While it is not mandatory that you hire an attorney, in most cases, it is beneficial to have an attorney represent you because issues arising out of any marriage tends to be complex. For most people, this is the only time they will have gone through a divorce. They do not know the general principals of divorce law or the procedures. It is emotionally draining and totally unknown to that person. It therefore makes sense to have an attorney who has experience to guide you through this period of your life.

Learn About New Jersey Family Laws

New Jersey Adoption Laws

Laws regulating the adoption process in New Jersey including who may adopt a child, who may be adopted, how to complete an adult adoption, and more information.

New Jersey Divorce Requirements

Divorce is an unfortunate occurrence for many married couples and families. Here’s an overview of New Jersey divorce laws including residency requirements, grounds for divorce and waiting periods.

New Jersey Prohibited Marriage Laws

Overview of what types of marriages are prohibited under New Jersey law, such as blood relatives; plus a reference to grounds for an annulment which include fraud, duress, impotency, and more.

New Jersey Child Custody Laws

New Jersey child custody laws allow parents and guardians the option of joint custody and recognize grandparent visitation rights. Learn about regulations and where to go for additional information.

New Jersey Child Abuse Laws

Overview of child abuse laws in New Jersey, with information about what constitutes abuse, mandatory reporting requirements, penalties for failing to report abuse and where to go for more information.

New Jersey Child Support Guidelines

Useful guide to how child support amounts are calculated in New Jersey, including a summary of general considerations that help determine amounts; a list of state guidelines; and links to related information.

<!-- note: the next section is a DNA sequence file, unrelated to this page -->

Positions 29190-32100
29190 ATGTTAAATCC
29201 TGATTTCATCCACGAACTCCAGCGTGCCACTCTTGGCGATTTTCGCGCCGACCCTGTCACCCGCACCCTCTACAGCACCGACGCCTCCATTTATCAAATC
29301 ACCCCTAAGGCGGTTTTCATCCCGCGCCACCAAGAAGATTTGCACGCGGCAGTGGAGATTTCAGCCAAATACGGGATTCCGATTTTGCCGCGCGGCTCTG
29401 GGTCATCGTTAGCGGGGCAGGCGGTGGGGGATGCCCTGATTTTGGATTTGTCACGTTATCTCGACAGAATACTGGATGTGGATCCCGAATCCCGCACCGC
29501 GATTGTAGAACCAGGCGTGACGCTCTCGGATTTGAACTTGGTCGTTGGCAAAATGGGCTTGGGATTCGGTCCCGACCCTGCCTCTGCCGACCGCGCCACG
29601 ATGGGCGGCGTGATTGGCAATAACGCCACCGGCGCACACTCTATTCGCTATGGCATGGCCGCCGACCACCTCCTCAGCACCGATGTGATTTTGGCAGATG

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"Rob has been a great attorney and trusted advisor for my personal and professional endeavors over the past 20+ years. He has provided excellent legal representation in several property purchases and numerous legal issues. I have recommended him to many friends and family who have been extremely happy with services. Rob Gleaner has an excellent legal staff that supports his efforts to provide the maximum assistance to his clientele. I would highly recommend contacting Rob Gleaner for anyone in need of trusted legal guidance."

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"Rob was my lawyer for my divorce and family matter. From day one, Rob has been available at any time. He has been honest with me about everything whether or not I wanted to hear it. He explains everything so well. He puts in so much effort to fight for you. But also is realistic to what may or may not happen. He is so knowledgeable in his area of law and is very professional."

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Robert A. Gleaner, P.C

415 S. White Horse Pike Audubon, New Jersey 08106
(856)546-8010 | (856)546-8707